After months of "Opening Soon" signs, and "Now Hiring All Positions" signs, the sign read "Now Open" so we went.
The Windsor Grand Cafe sits on the site of the old Clairmont [not related to the REAL Clairmont] Diner on Rt 130, just south of Rt 571. Prior to the Clairmont, the USA diner was located here in all its various incarnations. Sitting as it does, less than a mile south of the Americana Diner (an extremely popular place, lord knows why) things have been hard on diners at this location. The Windsor Grand tries very hard to pretend it isn't a "Diner" but so far, if you'll pardon the pun, the location is still hard on it's "diners."
The place looks very nice - the basic layout is the same but it's been cleaned up and sparkles. The dusty old carpet is gone, the place setting look like knock-offs of fancy dinnerware, and every surface shines. The menu looks like it has 30 pages, but there are but four, bound in layer upon layer of clear, heavy plastic.
There are no "Diner dishes" on the menu. I mean the kind of dish you judge a real Jersey diner by. No meatloaf. No Chicken Croquettes. No open-faced turkey or roast beef sandwiches. Okay, so it's not exactly a diner, and it doesn't serve comfort food, so what is it? Well, the closest neighbor it resembles in terms of menu is the City Streets Cafe, almost directly across the street. The menu abounds in $30 entrees and $11 appetizers, but frankly, so far you're not even getting good diner food.
Service was abysmal but that can be expected on the first weekend a place is open. Our server was both incompetent and inexperienced (they should have kept that "Now Hiring All Positions" sign out a little longer) and forgot to put in the order for one of the appetizers. She also mixed up the side dishes so badly that we were charged for an "extra" side on one order while another order didn't get the side that came with it.
All that said, had the food been remarkable, all would have been forgiven, but alas, it was merely fodder. A Mozz/Tomato/Roasted Pepper appetizer with balsamic was uninspiring. The Mozzarella was creamy but bland; the balsamic was cheap Shoprite quality. The bread was good, and was perhaps the high point of the meal. A fruit salad entree was good sized, fresh and nicely presented, but I'm not sure that counts as cooking. The crab cakes were sauteed, and just a trifle underdone. Lots of crab meat, which was nice, but they were done in a too-hot pan - the crust (which was too thin) was done long before the interior was completely warmed, and there was no seasoning to speak of.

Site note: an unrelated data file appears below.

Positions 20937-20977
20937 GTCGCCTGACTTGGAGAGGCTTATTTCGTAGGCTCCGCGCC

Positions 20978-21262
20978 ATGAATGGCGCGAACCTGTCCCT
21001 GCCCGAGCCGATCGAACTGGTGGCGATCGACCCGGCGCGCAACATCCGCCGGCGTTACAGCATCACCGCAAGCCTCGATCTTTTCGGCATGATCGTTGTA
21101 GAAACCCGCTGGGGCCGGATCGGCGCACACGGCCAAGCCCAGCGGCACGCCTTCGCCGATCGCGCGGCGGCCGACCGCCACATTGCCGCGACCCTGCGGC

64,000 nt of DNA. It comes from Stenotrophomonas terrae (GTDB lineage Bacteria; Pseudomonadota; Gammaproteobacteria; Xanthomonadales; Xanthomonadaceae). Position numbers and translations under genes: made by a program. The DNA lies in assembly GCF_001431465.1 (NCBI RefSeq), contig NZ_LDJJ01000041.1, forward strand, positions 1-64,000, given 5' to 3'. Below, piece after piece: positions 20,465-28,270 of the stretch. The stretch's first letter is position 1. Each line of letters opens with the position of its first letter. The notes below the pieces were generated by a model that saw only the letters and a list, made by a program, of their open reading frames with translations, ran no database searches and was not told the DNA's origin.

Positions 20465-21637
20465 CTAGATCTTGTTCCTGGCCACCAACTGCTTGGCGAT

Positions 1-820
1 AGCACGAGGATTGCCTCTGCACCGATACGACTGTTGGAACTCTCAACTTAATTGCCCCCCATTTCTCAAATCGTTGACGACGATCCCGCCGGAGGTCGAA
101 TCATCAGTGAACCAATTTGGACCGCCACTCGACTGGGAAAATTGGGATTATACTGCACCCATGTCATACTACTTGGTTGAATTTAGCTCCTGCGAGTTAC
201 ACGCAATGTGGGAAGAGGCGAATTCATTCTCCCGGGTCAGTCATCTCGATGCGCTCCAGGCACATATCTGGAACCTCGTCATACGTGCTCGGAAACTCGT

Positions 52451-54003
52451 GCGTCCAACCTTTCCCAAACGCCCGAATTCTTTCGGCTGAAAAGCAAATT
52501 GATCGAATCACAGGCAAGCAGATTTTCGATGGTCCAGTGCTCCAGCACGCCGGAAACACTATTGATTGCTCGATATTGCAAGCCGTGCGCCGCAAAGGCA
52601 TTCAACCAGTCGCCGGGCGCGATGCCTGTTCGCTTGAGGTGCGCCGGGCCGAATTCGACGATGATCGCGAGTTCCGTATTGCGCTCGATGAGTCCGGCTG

The coleslaw looked exciting, made with red cabbage but lacked any vinegar, seasoning or creaminess. The fries were okay; the onion rings a bit better, but the cheeseburger with onions and mushrooms was a disaster. I always ask for "Medium" in a new place until I can gauge how they define their "doneness levels" but tonight, half the burger was extremely rare, and the other half medium rare. The flattop obviously has hot-spots and nobody has learned them yet. The halves not being equally done is an opening-week kind of mistake, but that NEITHER was anything close to true medium was either a lack of concern for the customer, or complete incompetence. The place wasn't crowded - any diner short-order cook with experience could have done better.
Perhaps they are trying to under-season to appeal to the senior citizen demographic, but judging by the people I saw there, that isn't their clientele.
They have a liquor license, which will appeal to some. The wines are fairly priced with several available by the glass. Dinner for 3 (1 appetizer, 3 entrees, 2 glasses of wine) was $78 plus tip.
I could eat lunch for a week on that at the Hightstown Diner, only 5 minutes away, and have better food while doing it.
We may try it again in six months to see if the owners have made any changes, but frankly anyone who thinks being a "City-Streets-Wannabe" is a good thing is probably not going to improve.